Phllip Lopate writes a good essay on the challenges of writing a celebrity profile. My take: Just as Plato argued that ideal leaders would be so well-balanced that they would not desire to lead (and thus would not have the power-lust that would enable them to rise above their competitors), it follows that ideal celebrity profile writers would be so well-balanced a journalist that they would not desire to flatter celebrities enough to be granted access through PR agents.
I’m not very fond of celebrity profiles. We read about movie stars, say, with the hope of catching glimpses of some secret humanity or oddity behind their projected allure, but invariably the results are disappointing. The celebrity has by now mastered the technique of hiding in an interview. We learn only how ordinary they are, just like you and me: hardworking professionals, insecure in middle school, grateful to a teacher, and (this is the promo part I hate most) how much the character they played in their newest film or play is and is not like them.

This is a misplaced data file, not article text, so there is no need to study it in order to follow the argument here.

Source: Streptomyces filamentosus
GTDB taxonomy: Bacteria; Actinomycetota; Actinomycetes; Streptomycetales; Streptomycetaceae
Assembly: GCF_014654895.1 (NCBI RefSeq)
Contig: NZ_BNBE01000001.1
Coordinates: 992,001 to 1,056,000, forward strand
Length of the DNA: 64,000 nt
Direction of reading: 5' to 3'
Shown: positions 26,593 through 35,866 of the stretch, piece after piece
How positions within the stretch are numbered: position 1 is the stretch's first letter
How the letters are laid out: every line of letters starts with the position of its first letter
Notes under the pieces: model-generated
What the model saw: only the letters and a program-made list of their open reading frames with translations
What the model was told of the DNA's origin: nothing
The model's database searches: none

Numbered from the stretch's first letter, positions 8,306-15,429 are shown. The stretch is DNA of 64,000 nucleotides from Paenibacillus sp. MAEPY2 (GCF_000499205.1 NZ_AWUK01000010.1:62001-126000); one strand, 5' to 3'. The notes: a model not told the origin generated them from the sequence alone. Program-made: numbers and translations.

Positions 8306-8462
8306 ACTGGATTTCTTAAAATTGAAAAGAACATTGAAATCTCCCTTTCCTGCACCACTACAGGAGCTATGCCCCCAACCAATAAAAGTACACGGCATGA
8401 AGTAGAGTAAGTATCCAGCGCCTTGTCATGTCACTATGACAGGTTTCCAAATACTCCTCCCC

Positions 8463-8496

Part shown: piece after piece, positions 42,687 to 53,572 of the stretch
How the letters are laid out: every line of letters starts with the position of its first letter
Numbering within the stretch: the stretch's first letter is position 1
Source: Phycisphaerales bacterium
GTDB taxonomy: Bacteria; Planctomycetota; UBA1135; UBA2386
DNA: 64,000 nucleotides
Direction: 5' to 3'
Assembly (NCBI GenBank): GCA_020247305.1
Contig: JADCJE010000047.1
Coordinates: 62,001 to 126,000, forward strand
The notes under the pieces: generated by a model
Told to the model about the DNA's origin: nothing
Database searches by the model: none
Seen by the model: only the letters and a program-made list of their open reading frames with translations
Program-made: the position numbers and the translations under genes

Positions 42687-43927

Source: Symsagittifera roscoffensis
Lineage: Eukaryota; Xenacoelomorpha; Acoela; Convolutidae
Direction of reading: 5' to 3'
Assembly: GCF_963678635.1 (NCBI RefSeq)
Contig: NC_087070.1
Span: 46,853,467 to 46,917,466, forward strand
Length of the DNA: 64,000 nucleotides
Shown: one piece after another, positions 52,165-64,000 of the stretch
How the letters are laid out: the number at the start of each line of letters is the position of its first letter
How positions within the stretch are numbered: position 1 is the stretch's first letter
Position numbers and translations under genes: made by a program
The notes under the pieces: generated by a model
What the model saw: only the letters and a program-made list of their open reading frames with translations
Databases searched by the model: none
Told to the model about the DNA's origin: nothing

Source: The American Scholar: Celebrity Profiles – Phillip Lopate